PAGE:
Campaigns

How an Indiana and a Minnesota district explain the 2020 House battlefield

Democrats are optimistic about Indianapolis suburbs and doubtful about the Iron Range

Democrats are targeting Indiana Rep. Susan W. Brooks, whose district is changing because of people moving from Indianapolis. (Bill Clark/CQ Roll Call file photo)

Redistricting is just around the corner, but already the House battlefield doesn’t look like what it did less than a decade ago. 

Demographic shifts have led to partisan realignments — accelerated in some places by President Donald Trump — and that’s created a different map than existed in 2012, when the current congressional lines in most states first went into effect.  

Democrats targeted — and won — Minnesota’s 8th District that year, reclaiming an ancestrally blue seat that had slipped into GOP hands in 2010. But the rural, working-class district swung to Trump in 2016, and after losing the seat last fall, the Democratic Congressional Campaign Committee hasn’t even put it on its target list for 2020.

The opposite demographic shift is at play in Indiana, with younger, more moderate voters moving out of Indianapolis into the suburbs. For the first time, the DCCC is targeting the state’s 5th District, a longtime GOP stronghold. That’s a big change from 2012 when the seat wasn’t on the radar for Indiana Democrats.

Inside Elections with Nathan L. Gonzales puts both of these seats in the GOP column, with the Indiana race rated Solid Republican and the Minnesota race rated Likely Republican. Not everyone in the Democratic Party thinks Minnesota’s 8th is out of reach in 2020, or conversely, that GOP Rep. Susan W. Brooks is truly vulnerable in Indiana’s 5th.

But the contrast between the two districts  — one with a shrinking, older population and one that’s growing younger and more affluent  — illustrates how the parties’ targets have shifted over the decade.

Also read: What race ratings really mean and how we create them

Hoosier hopefulness? 

Democrats inside and outside Indiana are more than a little hopeful that Brooks will retire. But the four-term lawmaker told Roll Call last week that she’s running for re-election and is energized by her position as chairwoman of recruitment for the National Republican Congressional Committee.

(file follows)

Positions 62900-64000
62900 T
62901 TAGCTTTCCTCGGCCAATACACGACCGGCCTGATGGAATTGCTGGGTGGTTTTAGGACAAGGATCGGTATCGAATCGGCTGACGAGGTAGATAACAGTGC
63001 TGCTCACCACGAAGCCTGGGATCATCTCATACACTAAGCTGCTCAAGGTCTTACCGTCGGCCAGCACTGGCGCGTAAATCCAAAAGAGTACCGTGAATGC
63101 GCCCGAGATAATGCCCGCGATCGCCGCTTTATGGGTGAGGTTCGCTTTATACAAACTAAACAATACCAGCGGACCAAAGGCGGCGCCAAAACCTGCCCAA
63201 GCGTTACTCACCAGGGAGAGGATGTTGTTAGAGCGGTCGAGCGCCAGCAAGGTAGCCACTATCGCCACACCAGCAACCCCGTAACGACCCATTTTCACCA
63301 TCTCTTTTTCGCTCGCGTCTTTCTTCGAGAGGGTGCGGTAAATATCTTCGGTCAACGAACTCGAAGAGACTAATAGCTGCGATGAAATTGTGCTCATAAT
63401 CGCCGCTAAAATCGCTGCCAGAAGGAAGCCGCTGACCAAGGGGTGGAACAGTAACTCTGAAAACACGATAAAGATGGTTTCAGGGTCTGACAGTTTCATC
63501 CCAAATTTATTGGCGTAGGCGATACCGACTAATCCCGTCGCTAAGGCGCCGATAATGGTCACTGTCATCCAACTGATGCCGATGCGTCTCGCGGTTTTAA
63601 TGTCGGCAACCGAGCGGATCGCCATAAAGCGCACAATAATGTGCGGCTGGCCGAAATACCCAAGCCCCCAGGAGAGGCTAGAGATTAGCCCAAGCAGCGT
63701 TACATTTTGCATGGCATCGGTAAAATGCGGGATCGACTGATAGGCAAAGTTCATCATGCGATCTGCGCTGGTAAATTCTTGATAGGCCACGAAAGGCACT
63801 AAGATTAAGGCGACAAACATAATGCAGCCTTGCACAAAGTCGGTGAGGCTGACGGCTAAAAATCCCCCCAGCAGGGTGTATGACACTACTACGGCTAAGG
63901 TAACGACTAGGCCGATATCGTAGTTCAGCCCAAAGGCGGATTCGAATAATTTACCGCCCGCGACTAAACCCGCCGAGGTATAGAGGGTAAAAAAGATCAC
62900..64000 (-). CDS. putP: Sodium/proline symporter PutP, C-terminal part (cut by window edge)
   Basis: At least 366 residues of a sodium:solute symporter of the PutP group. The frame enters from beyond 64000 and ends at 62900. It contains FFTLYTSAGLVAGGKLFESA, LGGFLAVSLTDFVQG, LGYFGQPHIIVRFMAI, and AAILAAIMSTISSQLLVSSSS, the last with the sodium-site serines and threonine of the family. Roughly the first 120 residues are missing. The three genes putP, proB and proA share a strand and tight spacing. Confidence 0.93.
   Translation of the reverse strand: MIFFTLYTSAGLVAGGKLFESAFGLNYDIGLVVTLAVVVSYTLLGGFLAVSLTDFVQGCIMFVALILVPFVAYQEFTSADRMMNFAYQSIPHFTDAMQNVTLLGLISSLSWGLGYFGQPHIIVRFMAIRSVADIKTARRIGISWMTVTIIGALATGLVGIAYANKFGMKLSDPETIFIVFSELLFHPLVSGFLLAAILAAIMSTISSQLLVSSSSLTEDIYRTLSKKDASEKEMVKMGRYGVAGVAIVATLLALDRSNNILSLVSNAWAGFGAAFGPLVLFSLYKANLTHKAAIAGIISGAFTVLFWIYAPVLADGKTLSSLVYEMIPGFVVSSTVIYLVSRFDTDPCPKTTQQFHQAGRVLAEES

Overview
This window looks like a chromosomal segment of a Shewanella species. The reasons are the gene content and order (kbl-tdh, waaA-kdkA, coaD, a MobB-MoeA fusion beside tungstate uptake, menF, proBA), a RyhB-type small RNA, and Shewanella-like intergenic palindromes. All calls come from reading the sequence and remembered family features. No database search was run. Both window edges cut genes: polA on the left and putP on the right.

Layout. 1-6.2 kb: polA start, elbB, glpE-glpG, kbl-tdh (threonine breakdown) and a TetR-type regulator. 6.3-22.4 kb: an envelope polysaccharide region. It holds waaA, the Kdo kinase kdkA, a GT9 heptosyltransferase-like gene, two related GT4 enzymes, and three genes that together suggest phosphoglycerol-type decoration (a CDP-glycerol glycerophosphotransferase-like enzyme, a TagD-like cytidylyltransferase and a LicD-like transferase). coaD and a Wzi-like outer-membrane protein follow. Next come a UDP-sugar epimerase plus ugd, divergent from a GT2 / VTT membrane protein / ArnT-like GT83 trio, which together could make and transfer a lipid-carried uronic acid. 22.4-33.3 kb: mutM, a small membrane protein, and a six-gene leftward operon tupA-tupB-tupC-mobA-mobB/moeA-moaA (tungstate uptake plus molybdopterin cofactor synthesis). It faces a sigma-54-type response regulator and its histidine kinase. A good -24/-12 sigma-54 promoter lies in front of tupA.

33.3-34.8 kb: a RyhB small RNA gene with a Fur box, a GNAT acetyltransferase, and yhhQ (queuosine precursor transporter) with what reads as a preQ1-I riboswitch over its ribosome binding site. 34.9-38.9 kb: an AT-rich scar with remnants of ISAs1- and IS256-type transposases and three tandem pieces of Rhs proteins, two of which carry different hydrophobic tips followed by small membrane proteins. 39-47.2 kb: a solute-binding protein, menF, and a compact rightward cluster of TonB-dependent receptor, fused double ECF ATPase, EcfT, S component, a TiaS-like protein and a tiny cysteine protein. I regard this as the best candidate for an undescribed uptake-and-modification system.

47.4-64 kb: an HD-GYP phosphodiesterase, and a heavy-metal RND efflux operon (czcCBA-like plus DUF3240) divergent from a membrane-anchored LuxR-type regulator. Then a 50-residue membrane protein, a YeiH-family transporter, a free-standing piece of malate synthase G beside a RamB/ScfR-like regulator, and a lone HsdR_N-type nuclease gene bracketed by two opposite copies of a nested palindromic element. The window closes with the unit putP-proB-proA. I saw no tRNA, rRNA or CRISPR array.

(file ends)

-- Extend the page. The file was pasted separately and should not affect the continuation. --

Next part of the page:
“Certainly the Mueller report is helpful,” Brooks said when asked whether Trump will be a drag on down-ballot Republicans in suburban districts next year.

Trump carried the 5th District by nearly 12 points in 2016, but suburban Hamilton County is growing more moderate because of younger voters moving out of the city. Former Indiana Democratic Sen. Joe Donnelly, who lost statewide by 6 points last fall, narrowly carried the district, which also includes northern Indianapolis.

“It’s contrary to the old model of how Indiana Democrats compete,” said  Peter Hanscom, Donnelly’s 2018 campaign manager, noting that voters in the 5th tend to be more socially liberal and fiscally conservative than Hoosier Democrats in the rest of the state. The district is the only one in Indiana that fits the model of how Democrats won on health care last fall, he said, calling the Trump administration’s decision to back gutting the 2010 health care law “poison” for Republicans here.

After knocking off Republicans in suburban districts across the country last fall, Democrats see an opportunity against Brooks, who’s never had a tough race. She’s built a reputation as an accessible, moderate lawmaker, but Democratic strategists are quick to point out that she’s voted with Trump nearly 100 percent of the time, among the highest in the state’s GOP delegation.